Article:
Prolonged depression can thus destroy your brain’s ability to remember anything new. Seek professional help to combat your depression – your brain will thank you.

3. Get a Good Night’s Sleep and Take Naps

Getting a consistent 7 to 8 hours of sleep each night will increase your memory. During sleep, the brain firms up memories of recently acquired information.

Getting enough sleep will help you get through the full spectrum of nocturnal cycles that are essential to optimal brain and body functioning during the waking hours. Taking a nap throughout the day, especially after learning something new, can also help you to retain those memories as well as recharge your brain and keep it sharper longer.

4. Feed Your Brain

Fifty to sixty percent of the brain’s overall weight is pure fat, which is used to insulate its billions of nerve cells. The better insulated a cell is, the faster it can send messages and the quicker you will be thinking.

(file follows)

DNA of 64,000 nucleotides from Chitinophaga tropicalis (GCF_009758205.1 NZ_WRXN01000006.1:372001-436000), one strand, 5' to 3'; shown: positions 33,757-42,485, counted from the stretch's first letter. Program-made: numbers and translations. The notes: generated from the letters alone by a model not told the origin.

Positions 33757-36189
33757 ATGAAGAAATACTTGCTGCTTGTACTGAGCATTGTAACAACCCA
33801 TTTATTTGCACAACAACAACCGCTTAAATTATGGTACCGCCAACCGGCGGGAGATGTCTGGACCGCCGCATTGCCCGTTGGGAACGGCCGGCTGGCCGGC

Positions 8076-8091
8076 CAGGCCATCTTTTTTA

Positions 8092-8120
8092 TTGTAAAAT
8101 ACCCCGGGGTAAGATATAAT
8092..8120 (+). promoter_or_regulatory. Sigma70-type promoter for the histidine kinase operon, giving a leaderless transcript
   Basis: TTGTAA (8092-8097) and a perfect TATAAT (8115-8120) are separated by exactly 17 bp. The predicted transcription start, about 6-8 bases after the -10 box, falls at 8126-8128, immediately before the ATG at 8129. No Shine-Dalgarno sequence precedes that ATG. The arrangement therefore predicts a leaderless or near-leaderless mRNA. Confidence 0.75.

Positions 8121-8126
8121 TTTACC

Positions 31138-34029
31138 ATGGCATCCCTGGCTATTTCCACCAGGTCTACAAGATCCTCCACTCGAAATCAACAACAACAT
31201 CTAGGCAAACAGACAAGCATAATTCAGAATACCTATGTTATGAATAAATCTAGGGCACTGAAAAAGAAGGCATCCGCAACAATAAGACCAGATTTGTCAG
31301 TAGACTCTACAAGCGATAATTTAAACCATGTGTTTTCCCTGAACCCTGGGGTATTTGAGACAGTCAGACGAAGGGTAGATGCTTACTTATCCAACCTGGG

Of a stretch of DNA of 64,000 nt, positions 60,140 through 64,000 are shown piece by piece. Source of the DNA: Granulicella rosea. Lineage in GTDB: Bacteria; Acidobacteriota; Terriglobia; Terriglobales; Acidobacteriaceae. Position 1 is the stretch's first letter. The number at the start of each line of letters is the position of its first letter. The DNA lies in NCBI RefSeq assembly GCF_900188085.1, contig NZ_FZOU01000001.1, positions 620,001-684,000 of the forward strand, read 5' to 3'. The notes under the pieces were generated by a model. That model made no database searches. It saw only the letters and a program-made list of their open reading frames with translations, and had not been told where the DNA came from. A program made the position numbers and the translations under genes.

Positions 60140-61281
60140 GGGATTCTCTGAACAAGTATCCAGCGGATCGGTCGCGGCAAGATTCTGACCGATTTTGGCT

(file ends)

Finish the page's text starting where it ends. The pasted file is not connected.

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This is precisely why parents are advised to feed their young children whole milk and to restrict dieting – their brains’ need fat to grow and work properly. Skimping on fats can be devastating even to the adult brain.

Thus, eating foods that contain a healthy mix of fats is vital for long-term memory. Some excellent food choices include fish (especially anchovies, mackerel and wild salmon) and dark leafy green vegetables. Here’re more brain food choices: 12 Foods that Can Improve Your Brain Power

Deep-fried foods obviously contain fat but their lack of nutritional value is not going to help your brain or your body, so think healthy foods and fats.

5. Eat Breakfast and Make Sure It Includes an Egg